In many offices, clocking in and out on time carries a stigma. If an employee isn’t feeling overwhelmed, there are always more assignments waiting to be crammed into a workweek that already pushes the standard 40 hours. But what if instead of working more — harder, longer, with the hairpulling and nail-biting that often lead to burnout — employees concentrated on simply working smarter?
RISE, a 10-year-old conscious-leadership program created by the Kripalu Center for Yoga and Health, in Stockbridge, Massachusetts, has been encouraging American workers to move away from what it refers to as the “cult of busy” culture by zeroing in on four key concepts: resilience, integration, self-awareness, and engagement. The program — which has a specific corporate track for on-site training — is centered on how mindfulness can improve morale, focus, and quality of work.
“Mindfulness helps us, basically, pay attention to what we’re doing so that we can do it right the first time and not repeat ourselves,” said Edi Pasalis, director of the Kripalu Institute for Extraordinary Living. “It puts us in a position to maintain very good working relationships so that we don’t have to be constantly managing team discord.” Mindfulness also can help break the spell of monotonous workdays. “Because mindfulness actually helps us identify more options in a situation and enhances creativity,” Pasalis said, “we can make wise choices, rather than just acting out of habit.”
Of course, employees can’t go it alone. To create healthier work habits, they need the support of their employers. Organizations “could allow or even encourage their staff to turn off their email notices for some portion of the time during the day, so they can do focused work,” Pasalis said. “Or allow them to take a moment of transition between meetings — to set up the schedule so that you have time to appropriately turn from one thing to the next.”
In addition to integrating mindfulness into the workplace, employers can help employees battle feelings of burnout by providing them with the tools needed to manage physical stress. Methods as simple as taking deep breaths, Pasalis said, can help pull employees out of what otherwise could turn into fight-or-flight mode, and place them into a more productive state of being.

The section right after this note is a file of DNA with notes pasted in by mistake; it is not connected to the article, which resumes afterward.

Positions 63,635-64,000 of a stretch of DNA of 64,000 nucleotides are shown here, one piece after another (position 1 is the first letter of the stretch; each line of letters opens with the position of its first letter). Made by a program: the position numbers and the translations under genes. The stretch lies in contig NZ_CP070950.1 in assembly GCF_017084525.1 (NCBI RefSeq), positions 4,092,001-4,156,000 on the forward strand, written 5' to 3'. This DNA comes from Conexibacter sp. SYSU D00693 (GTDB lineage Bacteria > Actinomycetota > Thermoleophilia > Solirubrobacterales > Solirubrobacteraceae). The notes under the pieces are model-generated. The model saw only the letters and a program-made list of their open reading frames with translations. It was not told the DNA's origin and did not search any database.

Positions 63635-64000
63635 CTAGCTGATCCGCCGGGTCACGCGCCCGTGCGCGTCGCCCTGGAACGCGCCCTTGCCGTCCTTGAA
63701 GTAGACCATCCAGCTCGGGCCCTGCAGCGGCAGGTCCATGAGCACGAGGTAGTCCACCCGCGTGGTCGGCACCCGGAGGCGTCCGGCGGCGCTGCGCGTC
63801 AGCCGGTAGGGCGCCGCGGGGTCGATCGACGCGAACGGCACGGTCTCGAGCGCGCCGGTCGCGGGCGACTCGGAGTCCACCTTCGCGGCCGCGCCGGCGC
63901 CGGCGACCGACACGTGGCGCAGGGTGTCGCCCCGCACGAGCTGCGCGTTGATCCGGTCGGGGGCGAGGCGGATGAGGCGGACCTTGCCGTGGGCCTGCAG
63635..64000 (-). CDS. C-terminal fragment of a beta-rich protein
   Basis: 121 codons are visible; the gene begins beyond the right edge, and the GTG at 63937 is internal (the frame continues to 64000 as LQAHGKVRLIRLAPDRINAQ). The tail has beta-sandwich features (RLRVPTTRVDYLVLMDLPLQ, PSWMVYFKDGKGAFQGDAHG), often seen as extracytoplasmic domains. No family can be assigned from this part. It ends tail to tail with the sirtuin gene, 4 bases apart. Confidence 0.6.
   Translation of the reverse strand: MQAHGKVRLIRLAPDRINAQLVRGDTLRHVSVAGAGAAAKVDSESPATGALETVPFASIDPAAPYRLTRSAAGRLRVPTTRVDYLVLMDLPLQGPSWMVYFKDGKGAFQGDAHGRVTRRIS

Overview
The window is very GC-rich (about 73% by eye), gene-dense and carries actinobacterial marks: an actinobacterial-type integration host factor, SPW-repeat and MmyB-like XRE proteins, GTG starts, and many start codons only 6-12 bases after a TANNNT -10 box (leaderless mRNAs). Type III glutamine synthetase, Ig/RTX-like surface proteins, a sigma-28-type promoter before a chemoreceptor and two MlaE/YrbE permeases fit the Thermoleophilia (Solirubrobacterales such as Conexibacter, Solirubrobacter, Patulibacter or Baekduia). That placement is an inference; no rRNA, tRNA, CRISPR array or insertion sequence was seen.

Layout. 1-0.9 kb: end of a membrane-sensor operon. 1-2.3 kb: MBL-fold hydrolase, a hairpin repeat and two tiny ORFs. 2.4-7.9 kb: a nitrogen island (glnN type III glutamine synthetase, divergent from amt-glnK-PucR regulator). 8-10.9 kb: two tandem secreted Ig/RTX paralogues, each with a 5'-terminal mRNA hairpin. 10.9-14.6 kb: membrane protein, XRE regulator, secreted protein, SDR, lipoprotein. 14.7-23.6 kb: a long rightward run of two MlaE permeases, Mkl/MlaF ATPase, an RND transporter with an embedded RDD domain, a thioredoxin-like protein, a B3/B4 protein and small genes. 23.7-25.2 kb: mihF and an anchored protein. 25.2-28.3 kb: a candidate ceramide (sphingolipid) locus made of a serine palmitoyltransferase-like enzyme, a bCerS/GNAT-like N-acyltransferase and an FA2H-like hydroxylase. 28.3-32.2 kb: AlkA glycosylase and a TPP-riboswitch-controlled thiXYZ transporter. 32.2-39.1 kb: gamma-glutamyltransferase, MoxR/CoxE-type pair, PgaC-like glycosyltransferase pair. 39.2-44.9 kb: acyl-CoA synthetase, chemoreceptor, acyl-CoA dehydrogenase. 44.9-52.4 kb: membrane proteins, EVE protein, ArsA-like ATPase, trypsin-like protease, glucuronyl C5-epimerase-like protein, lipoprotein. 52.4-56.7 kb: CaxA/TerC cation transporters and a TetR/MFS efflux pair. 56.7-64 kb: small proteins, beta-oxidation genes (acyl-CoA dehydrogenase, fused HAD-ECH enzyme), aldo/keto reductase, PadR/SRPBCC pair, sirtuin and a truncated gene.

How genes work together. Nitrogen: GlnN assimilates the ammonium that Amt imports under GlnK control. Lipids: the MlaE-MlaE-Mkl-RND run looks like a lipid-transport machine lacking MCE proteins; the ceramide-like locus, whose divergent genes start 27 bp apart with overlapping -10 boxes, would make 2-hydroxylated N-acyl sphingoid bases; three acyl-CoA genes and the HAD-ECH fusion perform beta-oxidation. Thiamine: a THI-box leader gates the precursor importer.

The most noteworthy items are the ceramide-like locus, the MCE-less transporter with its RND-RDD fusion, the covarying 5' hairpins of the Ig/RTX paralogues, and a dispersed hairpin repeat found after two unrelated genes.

At the destination level, London & Partners has been recognized by The Sunday Times as being one of the 100 best not-for-profit companies to work for in 2017 because of its wellness initiatives, which address the management of both physical and mental stress. According to Simon Joy, head of human resources, the organization’s efforts to encourage a healthy work/life balance were a natural step toward bettering staff satisfaction rates. “
We had improved and delivered all of the standard elements of our employee offerings as far as we could, and we wanted to continue to engage people and to extend our approach to work/life balance and flexible working,” Joy said. “Our view is, it isn’t about work/life balance so much as how you integrate the work you do into the life you live. For us, doing that meant focusing on wellbeing initiatives as well as the traditional elements of status, promotions, pay, and performance.”
Through London & Partners’ Wellbeing Scheme, employees are given tangible ways to manage stress and push away burnout. The DMO integrated a series of interactive workshops that cover a broad range of topics, such as nutrition, mindfulness, and resilience, as well as on-site perks like Indian Head Massages and yoga classes that make for leisurely workday breaks. “Together,” Joy said, “these are designed to help you optimize your physical, emotional, and mental wellbeing.”
Between such initiatives during office hours and improved flexible working options, Joy said, employees now work at a higher, more efficient level. “For many people,” he said, “this has been incredibly liberating and has engaged them more both in their work and at home.”
Efforts such as these that tie together employees’ physical and mental health, as well as the quality of their personal lives, are exactly what Pasalis said make a recipe for success in the office. Valuing what each individual brings to the table and emphasizing the importance of the work — “like helping people plan a meeting that brings people together to learn something,” Pasalis said — rather than just worrying about deadlines won’t just keep stress levels low, but retention levels high. “Focusing on the outcome of the work, not the bottom line of the work,” she said, “helps people avoid burnout.